1888: Cuckfield correspondent bemoans the state of the Town

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Mid Sussex Times - Tuesday 09 October 1888


On Things in General.


—A correspondent furnishes us with the following items:


—The old town stands where it did, although a Brighton paper rings out its requiem in a regretful paragraph; and it must be admitted that “The light of other days is faded,” and it has little to boast of but its antiquity, and as it “used to was.”


Cuckfield High Street c1880

It may indeed be compared to an old oak pollard, that bereft of its branches throws out no foliage, although deeply rooted. The church bells certainly ring out merrily sometimes of an evening, and the ringers have strong hopes of at some future period accomplishing the mystic peal of 5,640. They seem to have discovered a new system of change ringing, that appears simple, and yet they do not do it to perfection. It consists merely in a stroke from the leading bell, and a clash followed by two or three stragglers that have not joined in chorus.


In the olden times their ancestors used to “fire the bells” on bonfire nights “a pull altogether,” and this new system may be founded on the same principle, and in time be generally adopted.


—The school children are still without a playground, further than the Churchyard and Burial Ground by day, and the turnpike road, after the lamps are lit, in the evening, afford. It was suggested to adopt the plot between the old Churchyard and Allotment Gardens, but, oh no! the idea could not be entertained for an instant. No matter, the boys have the town to play in, and now there is only one policeman in the place, and he has a wide district to attend to, they can have their full swing, and those who do not like their noise of a night must put up with it.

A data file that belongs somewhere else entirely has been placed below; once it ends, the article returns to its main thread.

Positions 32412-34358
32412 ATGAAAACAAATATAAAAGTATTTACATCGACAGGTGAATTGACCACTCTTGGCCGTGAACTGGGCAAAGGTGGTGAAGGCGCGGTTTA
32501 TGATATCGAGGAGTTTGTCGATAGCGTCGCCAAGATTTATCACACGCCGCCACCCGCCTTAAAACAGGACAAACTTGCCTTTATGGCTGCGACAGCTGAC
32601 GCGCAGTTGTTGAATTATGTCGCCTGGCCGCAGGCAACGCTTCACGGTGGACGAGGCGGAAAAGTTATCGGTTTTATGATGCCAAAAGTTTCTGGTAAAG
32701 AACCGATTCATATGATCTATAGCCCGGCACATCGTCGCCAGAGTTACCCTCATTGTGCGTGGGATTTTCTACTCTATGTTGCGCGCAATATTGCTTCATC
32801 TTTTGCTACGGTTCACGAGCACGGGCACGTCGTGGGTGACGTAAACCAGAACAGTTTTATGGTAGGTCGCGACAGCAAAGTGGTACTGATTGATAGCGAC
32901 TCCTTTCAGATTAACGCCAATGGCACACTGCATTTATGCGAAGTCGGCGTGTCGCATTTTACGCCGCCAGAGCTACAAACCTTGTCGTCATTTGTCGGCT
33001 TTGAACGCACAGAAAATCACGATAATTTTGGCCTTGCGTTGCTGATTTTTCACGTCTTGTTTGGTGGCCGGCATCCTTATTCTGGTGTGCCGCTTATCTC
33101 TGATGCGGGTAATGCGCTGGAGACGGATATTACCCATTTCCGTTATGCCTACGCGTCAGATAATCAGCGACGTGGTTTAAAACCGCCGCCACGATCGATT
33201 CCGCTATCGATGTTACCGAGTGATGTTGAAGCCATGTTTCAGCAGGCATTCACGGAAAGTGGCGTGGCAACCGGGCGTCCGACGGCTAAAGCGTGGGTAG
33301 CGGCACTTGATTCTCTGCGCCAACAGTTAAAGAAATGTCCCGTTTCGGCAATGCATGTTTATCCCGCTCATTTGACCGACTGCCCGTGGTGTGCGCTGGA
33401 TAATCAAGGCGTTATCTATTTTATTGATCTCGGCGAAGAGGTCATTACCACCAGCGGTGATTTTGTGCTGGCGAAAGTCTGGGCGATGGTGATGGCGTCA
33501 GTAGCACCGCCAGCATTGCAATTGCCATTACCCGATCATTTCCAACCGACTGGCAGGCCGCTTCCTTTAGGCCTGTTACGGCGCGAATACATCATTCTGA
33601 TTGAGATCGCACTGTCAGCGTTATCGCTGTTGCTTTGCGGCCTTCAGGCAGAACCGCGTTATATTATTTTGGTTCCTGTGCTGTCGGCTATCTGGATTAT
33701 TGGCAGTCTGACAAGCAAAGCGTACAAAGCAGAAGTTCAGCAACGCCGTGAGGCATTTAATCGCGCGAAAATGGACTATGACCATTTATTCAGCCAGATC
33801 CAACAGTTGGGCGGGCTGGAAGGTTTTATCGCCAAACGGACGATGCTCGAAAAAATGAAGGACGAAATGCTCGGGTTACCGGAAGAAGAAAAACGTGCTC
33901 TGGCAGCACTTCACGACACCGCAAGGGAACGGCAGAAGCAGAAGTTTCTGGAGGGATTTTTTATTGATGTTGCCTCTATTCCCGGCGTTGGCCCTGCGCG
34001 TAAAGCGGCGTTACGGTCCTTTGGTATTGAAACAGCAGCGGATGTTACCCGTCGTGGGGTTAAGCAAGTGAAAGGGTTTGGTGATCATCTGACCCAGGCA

—The September fair is gone and past, and the weather is too cold for the Band to serenade, so that until they strike at Christmas we shall have nothing to cheer us up, except it may be a travelling Italian with a hurdy-gurdy, and the coach guard's horn as it passes, with now and then, if weather and convenience suit, a run with the Harriers, anything beyond being entirely out of the question.


But speaking of hounds, I think if a tax of a guinea a head was put upon the mongrels of no breed or use that run the streets a good round sum might be added to the revenue, and lately there seems a rage for keeping big black retrievers among those who have no earthly use for a dog of any kind, and I think they would find it more profitable to keep a pig.


But everyone to his liking: the Chinese eat dogs, and Englishman keeps them to catch game, and to fetch and carry, a very handy accomplishment in some cases.

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